ORIGINAL RESEARCH article
Sec. Veterinary Infectious Diseases
Identification of potential biomarkers for gut barrier failure in broiler chickens
- 1Novus International, Inc., St. Charles, MO, USA
- 2Department of Poultry Science, University of Arkansas, Fayetteville, AR, USA
The objective of the present study was to identify potential biomarkers for gut barrier failure in chickens. A total of 144 day-of-hatch Ross 308 male broiler chickens were housed in 24 battery cages with six chicks per cage. Cages were randomly assigned to either a control group (CON) or gut barrier failure (GBF) group. During the first 13 days, birds in CON or GBF groups were fed a common corn–soy starter diet. On day 14, CON chickens were switched to a corn grower diet, and GBF chickens were switched to rye–wheat–barley grower diet. In addition, on day 21, GBF chickens were orally challenged with a coccidiosis vaccine. At days 21 and 28, birds were weighed by cage and feed intake was recorded to calculate feed conversion ratio. At day 28, one chicken from each cage was euthanized to collect intestinal samples for morphometric analysis, blood for serum, and intestinal mucosa scrapings for gene expression. Overall performance and feed efficiency was severely affected (P < 0.05) by a GBF model when compared with CON group at days 21 and 28. Duodenum of GBF birds had wider villi, longer crypt depth, and higher crypt depth/villi height ratio than CON birds. Similarly, GBF birds had longer crypt depth in jejunum and ileum when compared with CON birds. Protein levels of endotoxin and α1-acid glycoprotein (AGP) in serum, as well as mRNA levels of interleukin (IL)-8, IL-1β, transforming growth factor (TGF)-β4, and fatty acid-binding protein (FABP) 6 were increased (P < 0.05) in GBF birds compared to CON birds; however, mRNA levels of FABP2, occludin, and mucin 2 (MUC2) were reduced by 34% (P < 0.05), 24% (P = 0.107), and 29% (P = 0.088), respectively, in GBF birds compared to CON birds. The results from the present study suggest that serum endotoxin and AGP, as well as, gene expression of FABP2, FABP6, IL-8, IL-1β, TGF-β4, occludin, and MUC2 in mucosa may work as potential biomarkers for gut barrier health in chickens.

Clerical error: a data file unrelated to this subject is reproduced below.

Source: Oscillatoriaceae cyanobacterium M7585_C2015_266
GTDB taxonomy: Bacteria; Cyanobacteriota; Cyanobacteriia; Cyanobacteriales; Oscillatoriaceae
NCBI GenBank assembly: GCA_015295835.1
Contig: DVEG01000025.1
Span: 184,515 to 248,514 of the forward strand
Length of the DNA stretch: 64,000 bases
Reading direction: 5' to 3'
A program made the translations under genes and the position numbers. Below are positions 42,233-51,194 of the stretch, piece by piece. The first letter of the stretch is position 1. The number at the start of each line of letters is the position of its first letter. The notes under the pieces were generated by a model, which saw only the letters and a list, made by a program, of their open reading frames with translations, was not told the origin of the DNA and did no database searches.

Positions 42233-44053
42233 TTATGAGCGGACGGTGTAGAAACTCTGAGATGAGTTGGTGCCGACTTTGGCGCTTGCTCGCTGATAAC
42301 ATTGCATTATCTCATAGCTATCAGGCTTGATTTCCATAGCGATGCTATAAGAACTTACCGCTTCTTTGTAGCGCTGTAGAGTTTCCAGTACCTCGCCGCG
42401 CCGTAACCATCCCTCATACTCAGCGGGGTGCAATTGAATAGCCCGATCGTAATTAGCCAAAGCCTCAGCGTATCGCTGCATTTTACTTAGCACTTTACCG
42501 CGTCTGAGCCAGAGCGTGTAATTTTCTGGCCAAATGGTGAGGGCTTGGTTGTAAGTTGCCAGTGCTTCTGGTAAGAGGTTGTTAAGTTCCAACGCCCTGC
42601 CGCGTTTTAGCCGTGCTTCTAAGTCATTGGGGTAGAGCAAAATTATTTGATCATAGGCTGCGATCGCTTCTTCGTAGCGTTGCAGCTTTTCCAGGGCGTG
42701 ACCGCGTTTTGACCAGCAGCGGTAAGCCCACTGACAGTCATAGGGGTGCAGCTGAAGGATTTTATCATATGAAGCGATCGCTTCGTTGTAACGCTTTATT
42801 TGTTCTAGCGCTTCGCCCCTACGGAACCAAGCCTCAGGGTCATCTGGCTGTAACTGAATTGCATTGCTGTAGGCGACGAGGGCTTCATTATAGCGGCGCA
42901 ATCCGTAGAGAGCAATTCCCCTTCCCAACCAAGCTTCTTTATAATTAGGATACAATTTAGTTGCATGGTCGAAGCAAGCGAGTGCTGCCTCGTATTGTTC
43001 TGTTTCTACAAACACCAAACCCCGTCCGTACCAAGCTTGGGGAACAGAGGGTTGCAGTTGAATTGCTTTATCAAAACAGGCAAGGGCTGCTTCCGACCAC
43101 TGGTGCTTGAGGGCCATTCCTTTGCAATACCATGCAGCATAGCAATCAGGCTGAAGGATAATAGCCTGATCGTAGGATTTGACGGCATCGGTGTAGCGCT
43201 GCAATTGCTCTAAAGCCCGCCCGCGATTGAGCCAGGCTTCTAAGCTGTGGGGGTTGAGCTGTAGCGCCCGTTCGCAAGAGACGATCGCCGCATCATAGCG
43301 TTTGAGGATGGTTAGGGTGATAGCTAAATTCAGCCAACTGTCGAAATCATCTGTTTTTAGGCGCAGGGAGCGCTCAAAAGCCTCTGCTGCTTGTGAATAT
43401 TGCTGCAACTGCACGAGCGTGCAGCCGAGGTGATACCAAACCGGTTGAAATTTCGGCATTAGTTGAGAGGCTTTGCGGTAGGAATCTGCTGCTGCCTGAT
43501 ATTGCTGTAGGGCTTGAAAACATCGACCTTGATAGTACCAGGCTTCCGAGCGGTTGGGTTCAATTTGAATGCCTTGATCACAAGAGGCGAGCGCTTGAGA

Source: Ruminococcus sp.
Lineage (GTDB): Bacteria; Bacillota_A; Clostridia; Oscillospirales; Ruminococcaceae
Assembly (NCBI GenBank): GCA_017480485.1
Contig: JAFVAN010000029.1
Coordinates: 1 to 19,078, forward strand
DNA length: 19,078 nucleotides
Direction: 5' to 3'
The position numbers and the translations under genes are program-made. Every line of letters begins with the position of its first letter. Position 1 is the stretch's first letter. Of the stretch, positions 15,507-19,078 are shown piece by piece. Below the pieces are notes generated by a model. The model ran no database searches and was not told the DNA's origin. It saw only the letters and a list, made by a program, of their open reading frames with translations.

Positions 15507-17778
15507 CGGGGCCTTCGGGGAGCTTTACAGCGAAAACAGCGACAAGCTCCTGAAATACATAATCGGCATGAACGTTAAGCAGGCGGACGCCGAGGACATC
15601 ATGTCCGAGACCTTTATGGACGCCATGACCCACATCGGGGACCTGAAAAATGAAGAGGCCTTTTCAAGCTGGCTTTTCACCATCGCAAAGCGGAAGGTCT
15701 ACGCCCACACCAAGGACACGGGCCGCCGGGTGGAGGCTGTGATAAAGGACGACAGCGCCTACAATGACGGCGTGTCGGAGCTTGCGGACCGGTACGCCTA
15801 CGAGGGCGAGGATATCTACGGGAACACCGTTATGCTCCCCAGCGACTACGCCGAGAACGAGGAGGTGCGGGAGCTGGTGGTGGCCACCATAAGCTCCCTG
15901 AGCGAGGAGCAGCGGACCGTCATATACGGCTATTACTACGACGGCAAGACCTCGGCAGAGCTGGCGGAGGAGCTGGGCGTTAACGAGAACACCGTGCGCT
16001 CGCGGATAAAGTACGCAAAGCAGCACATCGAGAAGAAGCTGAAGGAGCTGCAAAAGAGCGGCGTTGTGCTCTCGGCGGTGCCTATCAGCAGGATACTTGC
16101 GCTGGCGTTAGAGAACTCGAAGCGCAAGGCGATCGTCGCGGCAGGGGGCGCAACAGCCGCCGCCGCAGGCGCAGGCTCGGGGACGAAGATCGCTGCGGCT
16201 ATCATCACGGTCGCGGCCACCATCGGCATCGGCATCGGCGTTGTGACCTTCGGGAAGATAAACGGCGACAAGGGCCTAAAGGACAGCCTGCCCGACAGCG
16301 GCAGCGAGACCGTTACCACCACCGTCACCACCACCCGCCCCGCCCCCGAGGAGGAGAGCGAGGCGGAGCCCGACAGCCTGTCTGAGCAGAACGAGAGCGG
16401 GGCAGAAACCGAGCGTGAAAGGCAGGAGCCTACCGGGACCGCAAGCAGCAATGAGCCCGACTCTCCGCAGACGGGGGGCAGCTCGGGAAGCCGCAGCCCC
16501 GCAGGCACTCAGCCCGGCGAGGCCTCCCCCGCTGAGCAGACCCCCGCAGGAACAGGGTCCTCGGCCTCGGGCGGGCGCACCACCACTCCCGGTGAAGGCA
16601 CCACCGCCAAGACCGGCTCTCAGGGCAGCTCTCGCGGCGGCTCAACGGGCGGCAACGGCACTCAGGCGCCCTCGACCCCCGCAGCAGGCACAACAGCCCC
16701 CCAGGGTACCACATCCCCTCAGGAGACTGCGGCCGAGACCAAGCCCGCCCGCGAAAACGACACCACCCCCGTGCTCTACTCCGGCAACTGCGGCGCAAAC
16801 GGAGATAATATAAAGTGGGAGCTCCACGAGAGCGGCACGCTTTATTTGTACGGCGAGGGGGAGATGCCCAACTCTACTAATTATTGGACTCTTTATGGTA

Barrier function is a critical aspect of gut heath. Oxidative stress, poorly digestible protein, and coccidiosis are some examples that can cause gut barrier failure (1–5). Nevertheless, as a consequence of the removal of anti-microbial growth promoters, new multifactorial diseases causing enteritis and gut disorders of unknown origin have emerged in broilers, causing negative impacts in health and performance (6–9). Among them, dysbacteriosis, defined as the presence of a qualitatively and/or quantitatively abnormal microbiota in the proximal parts of the small intestine, associated with reduced nutrient digestibility, impaired intestinal barrier function, bacterial translocation, and inflammatory responses have been reported (4, 5, 10). However, more recently, poor gut health has also been associated with bacterial chondronecrosis with osteomyelitis in broiler chickens and breeders (11–13). As the largest organ in the body, the gut serves as a selective barrier to take up nutrients and fluids into the body, while excluding undesirable molecules and pathogens (3, 14, 15). Therefore, proper gut barrier function is essential to maintain optimal health and balance throughout the body, and represents a key line of defense against foreign antigens from the environment (16). The first layer of gut barrier is the extrinsic mucus layer comprised an outer layer associated with bacteria and an inner layer with high concentrations of secretory IgA and mucin. The outer layer is loosely attached to epithelium. The inner layer is adherent to the second layer of gut barrier, the intestinal epithelial cells (IEC). IEC are a single layer of epithelial cells that separate the intestinal lumen from underlying lamina propria (17–19). These epithelial cells must be able to rapidly regenerate in the event of tissue damage (14, 20, 21). The enterocytes in the apical epithelium are responsible for absorption of nutrients. Tight junctions (TJ) seal the paracellular space between adjacent epithelial cells and regulate the permeability of intestinal barrier by preventing diffusion of microorganisms and antigens (22, 23). Since IEC are the primary cell type coming into contact with the external environment, they act as the host’s first line of the defense. In spite of their non-hematopoietic derivation, IEC represent a core element of innate immunity within the gut-associated lymphoid tissue, displaying a wide array of immune functions. In fact, IEC are able to recognize pathogens through the expression of innate immune receptors, release of anti-microbial molecules, and secretion of a wide number of hormones, neuro transmitters, enzymes, as well as cytokines and chemokines that link innate and adaptive immune responses (24–26). Hence, any direct or indirect damage on IEC may cause a breakdown in gut barrier and consequently, disruption of normal mucosal immune homeostasis that can potentially lead to uncontrolled chronic intestinal and systemic inflammation (27, 28).